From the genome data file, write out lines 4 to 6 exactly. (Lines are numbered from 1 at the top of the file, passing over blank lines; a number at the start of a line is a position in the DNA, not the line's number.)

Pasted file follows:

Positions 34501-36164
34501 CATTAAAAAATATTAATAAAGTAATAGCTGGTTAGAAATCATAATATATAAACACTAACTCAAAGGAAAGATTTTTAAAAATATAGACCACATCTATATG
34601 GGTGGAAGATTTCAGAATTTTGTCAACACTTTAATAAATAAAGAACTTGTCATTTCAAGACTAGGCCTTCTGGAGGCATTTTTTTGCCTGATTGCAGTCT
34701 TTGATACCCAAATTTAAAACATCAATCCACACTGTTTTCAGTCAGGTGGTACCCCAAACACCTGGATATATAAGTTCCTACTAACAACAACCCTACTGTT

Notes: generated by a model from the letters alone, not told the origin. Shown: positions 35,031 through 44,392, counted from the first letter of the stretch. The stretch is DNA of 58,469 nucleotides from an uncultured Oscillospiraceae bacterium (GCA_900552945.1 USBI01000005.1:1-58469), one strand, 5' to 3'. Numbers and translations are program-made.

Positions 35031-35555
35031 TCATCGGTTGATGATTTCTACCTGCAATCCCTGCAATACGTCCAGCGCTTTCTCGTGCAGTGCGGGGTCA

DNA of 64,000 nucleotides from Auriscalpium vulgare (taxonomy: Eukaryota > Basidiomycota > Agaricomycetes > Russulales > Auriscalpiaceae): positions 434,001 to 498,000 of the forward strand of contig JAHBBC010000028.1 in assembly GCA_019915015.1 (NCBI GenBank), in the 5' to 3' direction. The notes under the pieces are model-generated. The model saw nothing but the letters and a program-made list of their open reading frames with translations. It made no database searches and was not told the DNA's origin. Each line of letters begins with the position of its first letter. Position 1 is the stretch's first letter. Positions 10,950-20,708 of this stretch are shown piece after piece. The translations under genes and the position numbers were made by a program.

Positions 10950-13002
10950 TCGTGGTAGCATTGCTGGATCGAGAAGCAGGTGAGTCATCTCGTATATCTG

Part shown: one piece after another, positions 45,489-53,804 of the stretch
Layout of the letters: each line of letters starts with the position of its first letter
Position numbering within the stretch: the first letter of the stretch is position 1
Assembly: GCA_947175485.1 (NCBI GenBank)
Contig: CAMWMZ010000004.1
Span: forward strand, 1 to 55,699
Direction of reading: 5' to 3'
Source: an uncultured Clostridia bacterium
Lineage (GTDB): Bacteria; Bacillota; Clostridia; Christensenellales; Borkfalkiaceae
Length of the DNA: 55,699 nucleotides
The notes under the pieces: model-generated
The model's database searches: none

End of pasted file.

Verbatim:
34701 TTGATACCCAAATTTAAAACATCAATCCACACTGTTTTCAGTCAGGTGGTACCCCAAACACCTGGATATATAAGTTCCTACTAACAACAACCCTACTGTT

Notes: generated by a model from the letters alone, not told the origin. Shown: positions 35,031 through 44,392, counted from the first letter of the stretch. The stretch is DNA of 58,469 nucleotides from an uncultured Oscillospiraceae bacterium (GCA_900552945.1 USBI01000005.1:1-58469), one strand, 5' to 3'. Numbers and translations are program-made.

Positions 35031-35555